Recent developments in NMR spectroscopy, which include new experiments that increase the lifetimes of NMR signals or that precisely define the orientation of internuclear bond vectors with respect to a common molecular frame, have significantly increased the size of proteins for which quantitative structural and dynamic information can be obtained. These experiments have, in turn, benefited from new labeling strategies that continue to drive the field. The utility of the new methodology is illustrated by considering applications to malate synthase G, a 723 residue enzyme, which is the largest single polypeptide chain for which chemical shift assignments have been obtained to date. New experiments developed specifically to address the complexity and low sensitivity of spectra recorded on this protein are presented. A discussion of the chemical information that is readily available from studies of systems in the 100 kDa mol wt range is included. Prospects for membrane protein structure determination are discussed briefly in the context of an application to an enzyme, PagP, localized to the outer membrane of gram-negative bacteria.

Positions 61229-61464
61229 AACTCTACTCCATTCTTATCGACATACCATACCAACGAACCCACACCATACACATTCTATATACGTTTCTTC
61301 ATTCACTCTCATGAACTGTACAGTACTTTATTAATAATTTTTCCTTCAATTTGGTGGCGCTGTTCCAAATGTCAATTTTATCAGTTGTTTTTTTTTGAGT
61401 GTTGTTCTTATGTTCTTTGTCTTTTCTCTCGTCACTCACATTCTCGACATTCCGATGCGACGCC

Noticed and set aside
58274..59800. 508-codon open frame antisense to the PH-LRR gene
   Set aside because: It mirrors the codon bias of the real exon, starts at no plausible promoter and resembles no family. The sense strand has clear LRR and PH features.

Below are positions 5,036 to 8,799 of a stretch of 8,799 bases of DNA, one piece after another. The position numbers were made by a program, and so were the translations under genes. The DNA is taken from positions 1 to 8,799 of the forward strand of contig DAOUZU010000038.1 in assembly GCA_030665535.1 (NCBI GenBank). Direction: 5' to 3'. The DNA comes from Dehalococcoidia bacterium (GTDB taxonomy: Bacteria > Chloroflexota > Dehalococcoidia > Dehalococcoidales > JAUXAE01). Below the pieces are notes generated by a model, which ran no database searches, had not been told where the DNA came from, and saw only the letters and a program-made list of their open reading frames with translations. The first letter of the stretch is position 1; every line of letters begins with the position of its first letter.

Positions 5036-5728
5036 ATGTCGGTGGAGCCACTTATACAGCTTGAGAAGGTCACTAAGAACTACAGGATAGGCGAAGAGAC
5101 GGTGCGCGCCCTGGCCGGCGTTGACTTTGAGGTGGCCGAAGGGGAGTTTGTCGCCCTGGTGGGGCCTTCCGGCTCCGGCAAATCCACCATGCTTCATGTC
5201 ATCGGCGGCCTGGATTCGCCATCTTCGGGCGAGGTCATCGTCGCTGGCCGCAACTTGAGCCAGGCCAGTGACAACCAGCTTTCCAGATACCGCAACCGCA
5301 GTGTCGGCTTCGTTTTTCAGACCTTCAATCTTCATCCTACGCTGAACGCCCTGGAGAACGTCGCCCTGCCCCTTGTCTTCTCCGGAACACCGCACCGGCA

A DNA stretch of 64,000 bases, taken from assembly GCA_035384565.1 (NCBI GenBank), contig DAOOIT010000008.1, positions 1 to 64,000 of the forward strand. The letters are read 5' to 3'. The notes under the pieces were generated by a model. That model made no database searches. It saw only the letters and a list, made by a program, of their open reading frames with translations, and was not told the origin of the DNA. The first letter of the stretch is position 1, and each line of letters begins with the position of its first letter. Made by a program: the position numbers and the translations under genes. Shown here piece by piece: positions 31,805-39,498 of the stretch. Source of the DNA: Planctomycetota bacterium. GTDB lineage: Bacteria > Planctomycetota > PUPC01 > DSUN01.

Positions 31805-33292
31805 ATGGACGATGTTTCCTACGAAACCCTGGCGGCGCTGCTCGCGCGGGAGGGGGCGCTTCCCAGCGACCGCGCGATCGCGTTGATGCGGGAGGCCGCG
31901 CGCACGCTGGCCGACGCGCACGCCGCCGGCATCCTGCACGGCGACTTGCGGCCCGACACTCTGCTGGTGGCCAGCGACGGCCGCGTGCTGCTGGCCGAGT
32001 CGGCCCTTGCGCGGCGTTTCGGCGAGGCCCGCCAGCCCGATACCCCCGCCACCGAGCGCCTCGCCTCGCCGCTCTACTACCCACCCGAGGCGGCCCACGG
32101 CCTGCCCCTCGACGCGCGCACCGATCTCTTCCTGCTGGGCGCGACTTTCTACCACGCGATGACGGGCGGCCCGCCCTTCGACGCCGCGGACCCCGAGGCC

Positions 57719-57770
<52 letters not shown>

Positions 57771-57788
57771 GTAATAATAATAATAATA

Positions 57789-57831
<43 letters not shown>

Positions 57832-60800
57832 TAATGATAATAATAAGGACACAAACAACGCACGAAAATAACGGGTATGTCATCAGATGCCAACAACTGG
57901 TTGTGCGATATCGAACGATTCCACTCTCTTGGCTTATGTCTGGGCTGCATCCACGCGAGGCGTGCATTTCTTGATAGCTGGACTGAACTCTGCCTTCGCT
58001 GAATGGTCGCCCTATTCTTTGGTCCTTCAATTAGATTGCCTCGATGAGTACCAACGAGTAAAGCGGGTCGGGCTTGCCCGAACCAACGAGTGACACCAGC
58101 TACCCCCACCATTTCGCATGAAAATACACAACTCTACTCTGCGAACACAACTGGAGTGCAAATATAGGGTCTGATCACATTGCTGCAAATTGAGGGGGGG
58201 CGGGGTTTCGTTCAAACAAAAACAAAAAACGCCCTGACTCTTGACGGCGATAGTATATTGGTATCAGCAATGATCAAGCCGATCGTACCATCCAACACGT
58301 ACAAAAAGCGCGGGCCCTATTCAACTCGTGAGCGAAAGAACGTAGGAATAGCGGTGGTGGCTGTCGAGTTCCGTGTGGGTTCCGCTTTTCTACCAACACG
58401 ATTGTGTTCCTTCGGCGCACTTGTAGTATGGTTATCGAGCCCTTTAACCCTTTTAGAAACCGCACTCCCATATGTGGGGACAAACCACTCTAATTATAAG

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  • Article Type: Review Article
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